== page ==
The next day we made our visit to the Woodland Park Zoo, which our two country bumpkin kids enjoyed (despite our constant admonishments not to pick the fruit and flowers in everyone's yard!) --- and we ate outside at our first restaurant since this all began. With Annette’s lack of immunity, we take the greatest precautions, which everyone should also be taking during a pandemic, but one thing that is comforting is that here in Seattle people are taking masks seriously, inside and out. From the Zoo to restaurants to the parks, people are respectful, and the community has established procedures and protocols. This leads to a feeling of security that we haven’t felt in months.
Saturday, we loaded up and made the trek to Montana. By evening we were in the comfort and safety of my folk’s place on the Missouri River, just outside of Great Falls. A couple days of horseback riding, kayaking, and swimming. After riding that damn bear, I think it felt good to saddle a real horse and take the reins and feel a little more in control. I think if we could have, we would have stayed there with my folks until this virus is all over, but first there is a tumor that needs killing, so Annette and I left the kids behind and made the trek back to Seattle.
She began her first proton treatment yesterday. I can’t go in with her, but from what I gathered when she came out about a half hour after I dropped her off, was that it’s a surreal space aged experience. (I’ll try to get photos.) She lies in the mold they created for her in this time travel looking device, and then the machine comes down towards her face, inches from her body and after a few short minutes a bell rings and she’s done.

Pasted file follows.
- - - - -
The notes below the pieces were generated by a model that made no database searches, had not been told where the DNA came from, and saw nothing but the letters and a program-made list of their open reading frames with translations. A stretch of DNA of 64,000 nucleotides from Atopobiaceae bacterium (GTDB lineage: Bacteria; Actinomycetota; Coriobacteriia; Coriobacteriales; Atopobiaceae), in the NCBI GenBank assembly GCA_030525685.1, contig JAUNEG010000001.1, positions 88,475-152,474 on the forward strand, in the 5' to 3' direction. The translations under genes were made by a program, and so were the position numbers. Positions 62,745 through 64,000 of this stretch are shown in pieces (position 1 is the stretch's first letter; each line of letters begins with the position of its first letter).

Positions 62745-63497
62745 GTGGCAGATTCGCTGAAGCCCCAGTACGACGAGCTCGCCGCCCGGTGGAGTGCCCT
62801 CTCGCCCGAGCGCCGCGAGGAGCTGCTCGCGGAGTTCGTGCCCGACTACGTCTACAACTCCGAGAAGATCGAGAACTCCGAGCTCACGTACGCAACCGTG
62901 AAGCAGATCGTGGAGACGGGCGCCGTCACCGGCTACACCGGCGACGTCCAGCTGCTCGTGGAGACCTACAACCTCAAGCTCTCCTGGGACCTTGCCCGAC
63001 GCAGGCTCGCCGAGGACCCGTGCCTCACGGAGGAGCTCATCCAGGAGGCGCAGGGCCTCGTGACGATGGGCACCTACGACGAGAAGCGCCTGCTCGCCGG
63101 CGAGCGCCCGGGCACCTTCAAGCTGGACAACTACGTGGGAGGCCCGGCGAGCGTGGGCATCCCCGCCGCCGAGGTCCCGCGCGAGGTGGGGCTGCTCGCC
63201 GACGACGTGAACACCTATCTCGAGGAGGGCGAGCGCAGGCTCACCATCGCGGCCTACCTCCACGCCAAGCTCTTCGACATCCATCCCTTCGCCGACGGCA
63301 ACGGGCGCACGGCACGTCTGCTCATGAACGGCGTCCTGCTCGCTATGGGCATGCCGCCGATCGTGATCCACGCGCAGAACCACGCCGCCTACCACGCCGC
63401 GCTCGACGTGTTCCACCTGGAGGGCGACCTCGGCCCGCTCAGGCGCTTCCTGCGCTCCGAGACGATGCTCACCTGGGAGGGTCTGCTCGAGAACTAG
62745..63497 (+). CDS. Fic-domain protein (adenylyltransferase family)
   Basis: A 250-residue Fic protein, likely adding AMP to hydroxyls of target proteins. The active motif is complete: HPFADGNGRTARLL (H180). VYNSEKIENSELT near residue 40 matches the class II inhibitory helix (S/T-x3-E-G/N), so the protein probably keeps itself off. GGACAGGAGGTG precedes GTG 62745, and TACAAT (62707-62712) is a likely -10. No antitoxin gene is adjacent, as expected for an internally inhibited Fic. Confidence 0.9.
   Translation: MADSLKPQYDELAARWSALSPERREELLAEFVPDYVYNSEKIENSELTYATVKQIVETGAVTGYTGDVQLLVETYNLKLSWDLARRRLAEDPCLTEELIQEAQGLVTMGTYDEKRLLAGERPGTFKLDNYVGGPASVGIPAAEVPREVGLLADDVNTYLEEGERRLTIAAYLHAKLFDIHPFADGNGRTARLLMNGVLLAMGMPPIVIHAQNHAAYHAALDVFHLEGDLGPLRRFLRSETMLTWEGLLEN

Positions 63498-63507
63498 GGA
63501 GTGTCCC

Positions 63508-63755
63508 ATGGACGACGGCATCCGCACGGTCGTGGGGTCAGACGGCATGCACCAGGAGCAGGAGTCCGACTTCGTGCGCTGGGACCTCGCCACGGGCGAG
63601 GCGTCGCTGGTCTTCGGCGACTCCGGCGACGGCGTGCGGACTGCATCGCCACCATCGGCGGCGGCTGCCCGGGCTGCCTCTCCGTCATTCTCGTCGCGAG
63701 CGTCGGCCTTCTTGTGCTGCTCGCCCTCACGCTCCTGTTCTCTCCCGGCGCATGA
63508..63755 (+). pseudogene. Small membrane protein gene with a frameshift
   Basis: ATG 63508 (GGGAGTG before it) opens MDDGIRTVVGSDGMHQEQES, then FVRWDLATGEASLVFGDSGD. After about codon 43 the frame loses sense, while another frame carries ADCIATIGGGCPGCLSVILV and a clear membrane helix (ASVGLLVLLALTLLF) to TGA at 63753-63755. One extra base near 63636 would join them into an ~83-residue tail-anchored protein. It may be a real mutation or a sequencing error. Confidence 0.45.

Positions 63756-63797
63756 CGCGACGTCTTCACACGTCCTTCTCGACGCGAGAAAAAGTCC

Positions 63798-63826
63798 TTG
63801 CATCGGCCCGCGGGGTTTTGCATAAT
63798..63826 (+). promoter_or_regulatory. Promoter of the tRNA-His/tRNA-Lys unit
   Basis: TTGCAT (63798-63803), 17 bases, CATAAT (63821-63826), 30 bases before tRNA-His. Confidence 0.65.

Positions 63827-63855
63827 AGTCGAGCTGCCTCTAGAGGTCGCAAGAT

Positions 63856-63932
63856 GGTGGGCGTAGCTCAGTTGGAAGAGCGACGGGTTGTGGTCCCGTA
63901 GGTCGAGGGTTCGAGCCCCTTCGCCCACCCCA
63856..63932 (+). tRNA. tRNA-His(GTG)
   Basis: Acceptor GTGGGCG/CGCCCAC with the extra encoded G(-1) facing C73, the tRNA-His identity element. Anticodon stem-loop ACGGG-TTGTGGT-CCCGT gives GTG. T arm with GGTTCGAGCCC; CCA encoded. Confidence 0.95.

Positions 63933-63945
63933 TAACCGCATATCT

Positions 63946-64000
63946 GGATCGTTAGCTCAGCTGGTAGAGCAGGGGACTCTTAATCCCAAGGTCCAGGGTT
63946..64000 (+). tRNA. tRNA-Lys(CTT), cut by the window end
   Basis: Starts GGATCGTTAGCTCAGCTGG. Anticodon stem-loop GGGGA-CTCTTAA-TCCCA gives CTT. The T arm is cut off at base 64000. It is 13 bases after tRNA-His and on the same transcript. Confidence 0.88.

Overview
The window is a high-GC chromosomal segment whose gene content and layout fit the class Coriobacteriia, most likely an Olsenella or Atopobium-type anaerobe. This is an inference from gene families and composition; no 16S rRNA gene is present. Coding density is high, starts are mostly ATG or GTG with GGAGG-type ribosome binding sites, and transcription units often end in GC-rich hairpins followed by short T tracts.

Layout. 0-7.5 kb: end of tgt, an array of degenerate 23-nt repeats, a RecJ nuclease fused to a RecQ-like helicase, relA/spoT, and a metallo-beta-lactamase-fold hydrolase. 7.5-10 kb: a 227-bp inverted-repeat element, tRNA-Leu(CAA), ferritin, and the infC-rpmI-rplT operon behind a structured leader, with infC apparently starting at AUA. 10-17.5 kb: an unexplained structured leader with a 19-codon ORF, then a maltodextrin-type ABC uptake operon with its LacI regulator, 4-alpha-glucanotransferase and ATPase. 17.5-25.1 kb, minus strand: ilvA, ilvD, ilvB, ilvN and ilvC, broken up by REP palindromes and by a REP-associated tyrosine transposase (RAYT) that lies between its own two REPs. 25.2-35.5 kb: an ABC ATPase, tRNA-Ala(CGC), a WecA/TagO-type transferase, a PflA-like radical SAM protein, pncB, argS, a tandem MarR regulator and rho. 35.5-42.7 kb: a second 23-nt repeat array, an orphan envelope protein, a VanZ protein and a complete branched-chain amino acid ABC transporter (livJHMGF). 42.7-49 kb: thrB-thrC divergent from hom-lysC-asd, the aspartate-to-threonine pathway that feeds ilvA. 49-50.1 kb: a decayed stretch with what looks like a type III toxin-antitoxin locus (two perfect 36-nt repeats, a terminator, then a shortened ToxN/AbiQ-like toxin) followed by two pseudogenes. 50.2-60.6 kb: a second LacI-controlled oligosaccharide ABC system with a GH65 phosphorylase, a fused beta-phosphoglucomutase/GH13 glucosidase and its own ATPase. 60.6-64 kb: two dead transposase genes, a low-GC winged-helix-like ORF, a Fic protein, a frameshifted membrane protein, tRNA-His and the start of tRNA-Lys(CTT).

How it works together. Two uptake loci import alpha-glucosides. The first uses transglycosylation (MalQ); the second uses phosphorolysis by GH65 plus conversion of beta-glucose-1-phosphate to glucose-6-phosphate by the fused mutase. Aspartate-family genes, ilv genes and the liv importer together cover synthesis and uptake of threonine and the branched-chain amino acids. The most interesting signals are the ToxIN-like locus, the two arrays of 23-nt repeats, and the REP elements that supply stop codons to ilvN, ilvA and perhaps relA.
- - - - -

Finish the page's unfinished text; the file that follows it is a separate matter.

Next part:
The proton radiation is targeted, so as to better protect her heart and lungs from damage from the radiation. It’s a newer form of radiation, with only eighteen or so centers like this in the country. The short-term side effects will be a sun burning of her skin where she’s treated, fatigue, and a burning and raw throat.
Eighteen more treatments after today. She’s in and out in twenty minutes. This will leave us plenty of time to hike and explore around Seattle. We’ve already been walking about eight to twelve miles a day here taking in the diversity of plants and for me getting a taste of the city life I’ve never had (albeit masked and mostly shut down).
The good news is that the doctors are confident in the treatment plan, that we made it down here safely, and that she’s in the right place. The other good news is that thanks to the incredible folks at Hutch our appeal to the insurance company regarding this expensive treatment was approved (again! Whew!).
Finally, the best part of this, is that our kids are having a blast with my folks and that we’ll have a chance to visit with friends and family here in a safe and friendly environment where Annette can get the best treatment available and focus on healing and recovering. We've been at this for a while now. I guess my take away after months of this madness is that bears aren't meant to be saddled. There might be a metaphor being ridden to death there, or it might just be a hilarious image that helps you understand what we've been up to lately.
That’s if for now. We appreciate all the love and support through this. Mask up—stay well, and stay away (at least six feet!).